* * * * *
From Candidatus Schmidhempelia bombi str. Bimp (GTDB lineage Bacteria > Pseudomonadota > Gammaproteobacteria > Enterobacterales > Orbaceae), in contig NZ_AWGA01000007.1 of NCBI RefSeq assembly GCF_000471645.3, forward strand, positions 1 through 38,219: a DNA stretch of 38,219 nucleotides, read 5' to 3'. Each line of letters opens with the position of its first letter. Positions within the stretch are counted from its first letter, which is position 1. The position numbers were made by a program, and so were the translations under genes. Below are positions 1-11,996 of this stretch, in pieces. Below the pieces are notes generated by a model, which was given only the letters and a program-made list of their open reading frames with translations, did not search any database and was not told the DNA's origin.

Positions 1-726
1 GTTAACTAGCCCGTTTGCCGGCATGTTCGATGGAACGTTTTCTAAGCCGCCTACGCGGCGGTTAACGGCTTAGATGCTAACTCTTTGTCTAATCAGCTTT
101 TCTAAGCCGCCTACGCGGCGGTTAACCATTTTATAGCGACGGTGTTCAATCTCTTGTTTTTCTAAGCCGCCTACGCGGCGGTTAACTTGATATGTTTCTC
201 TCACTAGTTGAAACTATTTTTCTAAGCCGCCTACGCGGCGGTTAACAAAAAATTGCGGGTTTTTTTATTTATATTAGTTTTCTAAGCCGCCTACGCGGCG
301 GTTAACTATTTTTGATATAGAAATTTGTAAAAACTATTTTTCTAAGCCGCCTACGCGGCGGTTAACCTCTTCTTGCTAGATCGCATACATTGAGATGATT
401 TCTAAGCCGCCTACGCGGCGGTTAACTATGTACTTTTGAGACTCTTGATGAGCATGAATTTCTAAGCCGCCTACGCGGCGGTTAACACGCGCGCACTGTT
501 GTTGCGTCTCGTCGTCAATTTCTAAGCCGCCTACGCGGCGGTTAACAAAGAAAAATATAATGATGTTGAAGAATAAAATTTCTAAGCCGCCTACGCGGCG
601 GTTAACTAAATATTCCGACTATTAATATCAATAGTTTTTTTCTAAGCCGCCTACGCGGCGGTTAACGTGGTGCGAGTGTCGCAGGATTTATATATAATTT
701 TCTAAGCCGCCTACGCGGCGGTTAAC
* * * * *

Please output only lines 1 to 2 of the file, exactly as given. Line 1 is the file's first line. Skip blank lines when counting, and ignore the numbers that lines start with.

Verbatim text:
From Candidatus Schmidhempelia bombi str. Bimp (GTDB lineage Bacteria > Pseudomonadota > Gammaproteobacteria > Enterobacterales > Orbaceae), in contig NZ_AWGA01000007.1 of NCBI RefSeq assembly GCF_000471645.3, forward strand, positions 1 through 38,219: a DNA stretch of 38,219 nucleotides, read 5' to 3'. Each line of letters opens with the position of its first letter. Positions within the stretch are counted from its first letter, which is position 1. The position numbers were made by a program, and so were the translations under genes. Below are positions 1-11,996 of this stretch, in pieces. Below the pieces are notes generated by a model, which was given only the letters and a program-made list of their open reading frames with translations, did not search any database and was not told the DNA's origin.

Positions 1-726